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Saturday, October 9, 2021

Alternating Current VS Direct Current Toolbox Talks

Toolbox talks (TBT) are a better way to highlight occupational health safety and environmental issues, and help to fulfill legal requirement to provide appropriate health and safety information to employees, site operatives and other stakeholders. If we are carrying out toolbox talks it is essential to keep records of the conducted trainings.

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Following are some of the main points to prepare toolbox talks for the Alternating Current (AC) and Direct Current (DC)

INTRODUCTION

  1. Make a proper review of any accidents/incident or near miss from the previous week/near past.
  2. Explain the project or work-related hazards and possible risks. 
  3. Clearly explain SAFE way of doing the job.

TOOLBOX SAFETY TALK

  1. It's not the voltage that kills, but the current. There are 2-types of Electrical Current (EC) utilized in construction or developing-Alternating Current (AC) and Direct Current (DC). 
  2. Alternating Current (AC) changes its direction of travel many times a second. 
  3. DC flows in only one direction. 
  4. AC is the type of electricity used at most construction sites and in homes because it can be transformed to lower voltages and transported long distances without losing much power.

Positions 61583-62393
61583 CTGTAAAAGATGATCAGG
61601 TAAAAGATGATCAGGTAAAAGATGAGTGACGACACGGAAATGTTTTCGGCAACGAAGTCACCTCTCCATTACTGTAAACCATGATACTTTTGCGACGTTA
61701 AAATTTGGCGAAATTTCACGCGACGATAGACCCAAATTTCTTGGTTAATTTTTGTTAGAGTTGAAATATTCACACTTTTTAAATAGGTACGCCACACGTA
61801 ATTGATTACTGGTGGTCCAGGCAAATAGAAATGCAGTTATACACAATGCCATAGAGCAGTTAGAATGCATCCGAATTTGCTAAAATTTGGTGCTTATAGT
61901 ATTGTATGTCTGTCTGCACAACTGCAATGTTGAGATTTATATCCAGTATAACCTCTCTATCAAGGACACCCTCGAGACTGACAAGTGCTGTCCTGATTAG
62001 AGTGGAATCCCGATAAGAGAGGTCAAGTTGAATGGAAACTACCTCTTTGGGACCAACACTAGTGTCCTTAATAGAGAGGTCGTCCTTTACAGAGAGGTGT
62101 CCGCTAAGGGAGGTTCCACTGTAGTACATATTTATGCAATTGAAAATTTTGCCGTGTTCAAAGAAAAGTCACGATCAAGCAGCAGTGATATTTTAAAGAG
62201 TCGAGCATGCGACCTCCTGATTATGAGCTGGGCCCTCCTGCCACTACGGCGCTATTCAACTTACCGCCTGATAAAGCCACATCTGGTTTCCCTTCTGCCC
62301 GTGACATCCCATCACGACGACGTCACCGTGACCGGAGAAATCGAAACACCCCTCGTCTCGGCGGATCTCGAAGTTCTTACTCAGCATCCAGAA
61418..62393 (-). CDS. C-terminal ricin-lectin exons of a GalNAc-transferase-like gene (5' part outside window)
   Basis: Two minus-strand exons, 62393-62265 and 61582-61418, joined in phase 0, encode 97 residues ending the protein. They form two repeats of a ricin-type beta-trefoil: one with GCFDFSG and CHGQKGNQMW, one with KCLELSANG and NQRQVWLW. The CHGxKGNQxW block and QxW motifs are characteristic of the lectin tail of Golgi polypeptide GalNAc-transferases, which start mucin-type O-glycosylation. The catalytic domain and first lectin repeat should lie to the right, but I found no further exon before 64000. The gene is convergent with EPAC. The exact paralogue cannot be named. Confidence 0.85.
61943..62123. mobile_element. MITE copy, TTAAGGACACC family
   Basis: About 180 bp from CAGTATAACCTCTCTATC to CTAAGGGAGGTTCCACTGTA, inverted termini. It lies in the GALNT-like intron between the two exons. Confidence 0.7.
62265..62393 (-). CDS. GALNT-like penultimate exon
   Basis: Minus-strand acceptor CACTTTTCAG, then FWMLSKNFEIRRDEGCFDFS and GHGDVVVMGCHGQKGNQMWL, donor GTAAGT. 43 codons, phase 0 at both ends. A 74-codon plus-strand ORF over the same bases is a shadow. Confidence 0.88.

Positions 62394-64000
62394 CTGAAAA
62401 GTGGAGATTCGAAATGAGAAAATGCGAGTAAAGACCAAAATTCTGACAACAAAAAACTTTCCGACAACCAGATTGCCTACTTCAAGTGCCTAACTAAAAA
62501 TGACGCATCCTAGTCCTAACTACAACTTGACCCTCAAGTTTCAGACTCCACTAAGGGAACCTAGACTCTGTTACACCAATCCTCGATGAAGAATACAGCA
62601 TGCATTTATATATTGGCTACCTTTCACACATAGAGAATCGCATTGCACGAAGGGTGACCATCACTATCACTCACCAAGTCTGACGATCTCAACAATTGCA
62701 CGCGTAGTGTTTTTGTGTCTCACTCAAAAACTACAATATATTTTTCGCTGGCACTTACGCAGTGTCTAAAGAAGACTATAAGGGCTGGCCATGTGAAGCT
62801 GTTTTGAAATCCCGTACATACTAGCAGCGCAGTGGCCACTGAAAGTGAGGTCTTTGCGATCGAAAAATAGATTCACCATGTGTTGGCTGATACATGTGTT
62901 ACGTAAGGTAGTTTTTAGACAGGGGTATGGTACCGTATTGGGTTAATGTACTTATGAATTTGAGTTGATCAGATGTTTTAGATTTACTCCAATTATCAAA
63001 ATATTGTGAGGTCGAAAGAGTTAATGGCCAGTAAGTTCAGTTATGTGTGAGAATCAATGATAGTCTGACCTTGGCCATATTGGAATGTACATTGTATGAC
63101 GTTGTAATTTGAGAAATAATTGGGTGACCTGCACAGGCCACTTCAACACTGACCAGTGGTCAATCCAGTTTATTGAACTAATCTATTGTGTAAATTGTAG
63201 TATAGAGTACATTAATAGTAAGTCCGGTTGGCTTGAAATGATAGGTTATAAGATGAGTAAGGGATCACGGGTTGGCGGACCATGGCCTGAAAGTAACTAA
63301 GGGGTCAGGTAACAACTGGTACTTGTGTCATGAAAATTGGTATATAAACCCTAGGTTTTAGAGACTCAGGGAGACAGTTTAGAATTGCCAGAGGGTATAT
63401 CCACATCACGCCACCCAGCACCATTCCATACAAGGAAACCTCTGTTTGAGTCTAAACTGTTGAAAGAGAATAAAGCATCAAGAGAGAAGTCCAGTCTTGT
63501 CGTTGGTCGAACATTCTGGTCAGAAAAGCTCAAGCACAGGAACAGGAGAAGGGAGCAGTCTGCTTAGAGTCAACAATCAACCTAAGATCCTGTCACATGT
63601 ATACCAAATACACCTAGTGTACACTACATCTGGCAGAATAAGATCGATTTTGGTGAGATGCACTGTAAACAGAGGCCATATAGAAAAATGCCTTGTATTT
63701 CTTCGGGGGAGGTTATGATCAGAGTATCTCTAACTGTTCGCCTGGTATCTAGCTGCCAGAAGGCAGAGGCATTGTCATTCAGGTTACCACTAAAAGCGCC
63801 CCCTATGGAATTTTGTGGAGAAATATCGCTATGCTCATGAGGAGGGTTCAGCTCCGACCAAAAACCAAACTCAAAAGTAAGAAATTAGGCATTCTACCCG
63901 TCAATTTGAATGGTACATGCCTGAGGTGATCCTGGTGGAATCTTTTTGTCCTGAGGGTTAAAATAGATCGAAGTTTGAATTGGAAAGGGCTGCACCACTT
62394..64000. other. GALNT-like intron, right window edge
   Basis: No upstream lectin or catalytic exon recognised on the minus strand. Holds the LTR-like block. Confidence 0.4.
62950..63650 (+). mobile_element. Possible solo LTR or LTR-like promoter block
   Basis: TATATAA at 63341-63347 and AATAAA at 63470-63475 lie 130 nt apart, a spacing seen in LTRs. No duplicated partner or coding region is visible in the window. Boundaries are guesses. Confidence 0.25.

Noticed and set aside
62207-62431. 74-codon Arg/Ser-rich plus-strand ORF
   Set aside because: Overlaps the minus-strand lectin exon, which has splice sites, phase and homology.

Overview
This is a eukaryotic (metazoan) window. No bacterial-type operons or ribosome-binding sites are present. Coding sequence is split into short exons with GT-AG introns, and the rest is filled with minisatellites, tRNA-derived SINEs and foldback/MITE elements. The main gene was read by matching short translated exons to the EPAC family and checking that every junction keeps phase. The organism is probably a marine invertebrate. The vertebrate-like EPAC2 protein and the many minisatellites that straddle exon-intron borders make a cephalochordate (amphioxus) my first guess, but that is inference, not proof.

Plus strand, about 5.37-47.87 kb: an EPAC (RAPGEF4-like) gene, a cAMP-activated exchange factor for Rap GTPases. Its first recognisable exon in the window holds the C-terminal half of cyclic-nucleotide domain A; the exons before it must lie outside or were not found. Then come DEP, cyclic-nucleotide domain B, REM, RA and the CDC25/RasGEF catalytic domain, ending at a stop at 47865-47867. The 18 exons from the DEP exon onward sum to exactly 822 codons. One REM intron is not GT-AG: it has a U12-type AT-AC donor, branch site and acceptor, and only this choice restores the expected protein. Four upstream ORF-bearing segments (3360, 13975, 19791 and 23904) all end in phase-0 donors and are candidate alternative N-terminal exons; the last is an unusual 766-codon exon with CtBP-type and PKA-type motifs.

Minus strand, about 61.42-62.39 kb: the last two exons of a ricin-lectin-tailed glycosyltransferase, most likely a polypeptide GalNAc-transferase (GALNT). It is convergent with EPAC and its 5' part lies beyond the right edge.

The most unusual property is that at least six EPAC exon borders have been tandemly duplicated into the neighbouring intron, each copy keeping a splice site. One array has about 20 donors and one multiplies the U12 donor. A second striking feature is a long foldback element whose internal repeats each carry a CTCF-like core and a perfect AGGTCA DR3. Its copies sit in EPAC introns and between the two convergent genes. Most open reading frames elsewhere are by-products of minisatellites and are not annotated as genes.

5. Voltage, by its very nature, is a manifestation or demonstration of potential energy. 
  6. Both Alternating Current (AC) and Direct Current (DC) currents can be deadly.
  7. 100 volts AC in the home and as little as 42 volts DC have killed people. 
  8. The actual measurement of a shack's intensity depends in the real amount of current (in Milli-amperes) forced through the human or live body.
  9. Various Electrical device utilized on a House Wiring Circuit (HWC) can, under certain environmental conditions or circumstances allow a fatal or deadly quantity or amount of current to flow. 
  10. Always use safe work practices and take all safety measures when working around electricity of any voltage.
  11. Any voltage is considered to be capable of delivering dangerous amounts of current.
  12. Use The ground-fault circuit interrupter, or GFCI, (it protects against the most common form of electrical shock hazard) and an assured equipment grounding program on all circuits in construction.

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Alternating Current VS Direct Current Toolbox Talks 

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